I’m way behind the times, I know, but I’ve finally had the opportunity to help build an oEmbed provider. Check it out in action:
To get the chart in to this post I used the ChartBlocks wordpress plugin.
The plugin adds ChartBlocks as an oEmbed provider for WordPress. This means that when I insert the URL:
in to the post on its own line, the blog visits the oEmbed page at:
to find out how to embed the chart.
This saves me having to grab the embed code for the chart, or update if it it ever changes. The internet is awesome sometimes!
I must disclaim, I have no real interest in trains, but this is my second nerdy train post on the blog in a year!?
With all this talk of a new HS3 line I thought I’d compare reported operating speeds against average speeds across some of the better known lines. The results are in:
I tried to keep the distances similar when calculating average speeds from stations, but didn’t do too well. The average speed is the length of track from Station A to B divided by timetabled route length.
So it would appear the proposed HS2 will operate at speeds of up to 225mph (25mph faster than the Shinkansen) but still be 76mph slower on average.
A project I’ve been working on for some time now has hit public beta. It is called “ChartBlocks” and allows you to design and publish charts online in a number of formats, with analytics and sharing built right in.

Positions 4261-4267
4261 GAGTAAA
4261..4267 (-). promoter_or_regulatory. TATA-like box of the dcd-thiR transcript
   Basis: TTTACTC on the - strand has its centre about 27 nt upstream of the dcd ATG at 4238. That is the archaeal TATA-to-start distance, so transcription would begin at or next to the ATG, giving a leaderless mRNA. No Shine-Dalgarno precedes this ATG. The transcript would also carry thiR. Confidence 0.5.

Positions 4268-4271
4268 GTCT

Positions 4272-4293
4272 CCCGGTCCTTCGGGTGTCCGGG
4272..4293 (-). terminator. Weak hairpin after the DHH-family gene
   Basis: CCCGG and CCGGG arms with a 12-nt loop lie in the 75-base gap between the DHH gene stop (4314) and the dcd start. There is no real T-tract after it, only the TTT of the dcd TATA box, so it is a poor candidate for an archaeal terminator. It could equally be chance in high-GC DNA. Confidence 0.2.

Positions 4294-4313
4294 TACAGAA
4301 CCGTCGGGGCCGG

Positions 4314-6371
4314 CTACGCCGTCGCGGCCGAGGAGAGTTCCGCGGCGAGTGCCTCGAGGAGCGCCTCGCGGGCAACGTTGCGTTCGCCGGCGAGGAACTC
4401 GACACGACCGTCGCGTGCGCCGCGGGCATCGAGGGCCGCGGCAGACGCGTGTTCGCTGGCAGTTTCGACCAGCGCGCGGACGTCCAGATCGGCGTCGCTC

This will be the first public embed of a chart from the platform:
If you’re looking to create vector charts, which you can download and publish, or share with the internet (through Facebook, twitter, an embed on your website) sign up for the beta here.
php-ssrs has been on code.google.com for the last year or two, where it was neglected. We decided to move it to github, which should allow easier access and collaboration.
I’ve had some fun looking at what data you can get via the National Rail Open Data scheme, and was really impressed by the ActiveMQ implementation they’ve got for Real Time Train Movement Messages!
The messages National Rail send allow you to plot trains to stations, or even along route, but the message only contains station IDs or train IDs – which is kinda boring. I like to visualise the data, on a map for example.
To get the station name and location for a particular train message one has to access an entirely different database, from another provider. Along comes ATOC with their CIF files, which look very scary compared to ActiveMQ.
To cut a long story as short as I can, the CIF files contain a lot of information (400MB+ files), using string length and new lines to split up the data. You can sign up to download the files on the ATOC website, and the specification for the files is available here.
Why the blog post? Well, I needed a way to parse these files to populate a Mongo database and wanted to promote the PHP CIF parser I’ve started work on: https://github.com/rb-cohen/php-cif-parser